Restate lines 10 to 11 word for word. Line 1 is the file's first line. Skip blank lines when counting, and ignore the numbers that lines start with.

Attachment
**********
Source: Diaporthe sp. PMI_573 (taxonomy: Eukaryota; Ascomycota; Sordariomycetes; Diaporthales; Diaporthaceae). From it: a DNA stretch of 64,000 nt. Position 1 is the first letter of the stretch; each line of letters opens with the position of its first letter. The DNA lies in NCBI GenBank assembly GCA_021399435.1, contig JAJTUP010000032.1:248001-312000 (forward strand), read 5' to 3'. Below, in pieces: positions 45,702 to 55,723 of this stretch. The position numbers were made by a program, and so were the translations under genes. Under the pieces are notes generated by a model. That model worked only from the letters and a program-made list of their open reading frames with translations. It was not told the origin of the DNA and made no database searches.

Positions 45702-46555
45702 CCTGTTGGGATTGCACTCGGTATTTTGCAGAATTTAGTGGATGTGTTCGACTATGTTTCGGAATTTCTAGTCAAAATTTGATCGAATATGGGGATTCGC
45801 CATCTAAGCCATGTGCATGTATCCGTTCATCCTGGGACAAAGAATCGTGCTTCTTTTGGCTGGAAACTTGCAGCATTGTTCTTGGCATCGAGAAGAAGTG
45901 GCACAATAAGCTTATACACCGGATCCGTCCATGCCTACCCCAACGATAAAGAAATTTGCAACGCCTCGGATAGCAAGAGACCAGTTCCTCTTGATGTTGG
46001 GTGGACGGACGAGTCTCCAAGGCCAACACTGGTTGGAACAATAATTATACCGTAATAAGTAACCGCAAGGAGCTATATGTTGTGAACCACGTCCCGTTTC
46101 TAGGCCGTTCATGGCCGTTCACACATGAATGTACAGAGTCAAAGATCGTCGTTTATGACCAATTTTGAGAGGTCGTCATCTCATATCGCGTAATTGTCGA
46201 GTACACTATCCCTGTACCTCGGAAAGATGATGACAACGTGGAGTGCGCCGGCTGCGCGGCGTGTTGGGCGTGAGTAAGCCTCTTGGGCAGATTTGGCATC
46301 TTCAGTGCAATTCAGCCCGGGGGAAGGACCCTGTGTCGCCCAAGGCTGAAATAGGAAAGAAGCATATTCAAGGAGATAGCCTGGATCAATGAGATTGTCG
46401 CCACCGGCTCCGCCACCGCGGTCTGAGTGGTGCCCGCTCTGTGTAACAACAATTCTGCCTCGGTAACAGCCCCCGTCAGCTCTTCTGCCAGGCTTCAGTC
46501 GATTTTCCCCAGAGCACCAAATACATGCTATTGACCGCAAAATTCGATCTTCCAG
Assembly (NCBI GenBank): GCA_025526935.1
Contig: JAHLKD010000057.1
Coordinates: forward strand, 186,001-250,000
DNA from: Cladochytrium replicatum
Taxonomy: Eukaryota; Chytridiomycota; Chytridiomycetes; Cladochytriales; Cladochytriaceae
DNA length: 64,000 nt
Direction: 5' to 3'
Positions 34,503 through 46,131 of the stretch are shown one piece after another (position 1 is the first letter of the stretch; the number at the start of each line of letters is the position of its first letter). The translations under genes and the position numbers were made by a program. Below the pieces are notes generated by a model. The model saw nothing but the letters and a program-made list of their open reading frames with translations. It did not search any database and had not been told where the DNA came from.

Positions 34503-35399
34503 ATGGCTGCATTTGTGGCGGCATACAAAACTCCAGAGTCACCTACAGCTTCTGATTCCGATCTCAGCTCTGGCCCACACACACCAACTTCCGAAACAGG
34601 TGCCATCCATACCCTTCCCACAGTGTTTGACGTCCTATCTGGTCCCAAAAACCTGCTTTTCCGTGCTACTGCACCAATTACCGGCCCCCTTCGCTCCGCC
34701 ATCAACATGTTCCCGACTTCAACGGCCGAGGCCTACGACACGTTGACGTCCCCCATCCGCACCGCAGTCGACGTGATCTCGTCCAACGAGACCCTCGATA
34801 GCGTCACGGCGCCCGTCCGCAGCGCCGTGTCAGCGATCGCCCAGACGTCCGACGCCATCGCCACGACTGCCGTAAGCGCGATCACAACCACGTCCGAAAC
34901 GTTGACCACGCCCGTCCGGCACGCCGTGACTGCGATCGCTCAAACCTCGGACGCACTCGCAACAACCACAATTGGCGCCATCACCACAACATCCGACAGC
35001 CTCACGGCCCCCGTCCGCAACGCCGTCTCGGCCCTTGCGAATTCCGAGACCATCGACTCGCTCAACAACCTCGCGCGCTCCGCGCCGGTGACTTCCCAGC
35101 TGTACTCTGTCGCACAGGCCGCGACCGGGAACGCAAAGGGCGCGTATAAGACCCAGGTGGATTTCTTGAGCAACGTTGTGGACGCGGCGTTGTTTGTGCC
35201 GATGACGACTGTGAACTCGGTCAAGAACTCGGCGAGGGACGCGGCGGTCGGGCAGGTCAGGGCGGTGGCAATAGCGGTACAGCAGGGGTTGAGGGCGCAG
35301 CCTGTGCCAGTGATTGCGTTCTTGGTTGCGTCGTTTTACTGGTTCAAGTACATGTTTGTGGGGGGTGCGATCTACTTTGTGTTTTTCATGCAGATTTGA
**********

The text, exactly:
46401 CCACCGGCTCCGCCACCGCGGTCTGAGTGGTGCCCGCTCTGTGTAACAACAATTCTGCCTCGGTAACAGCCCCCGTCAGCTCTTCTGCCAGGCTTCAGTC
46501 GATTTTCCCCAGAGCACCAAATACATGCTATTGACCGCAAAATTCGATCTTCCAG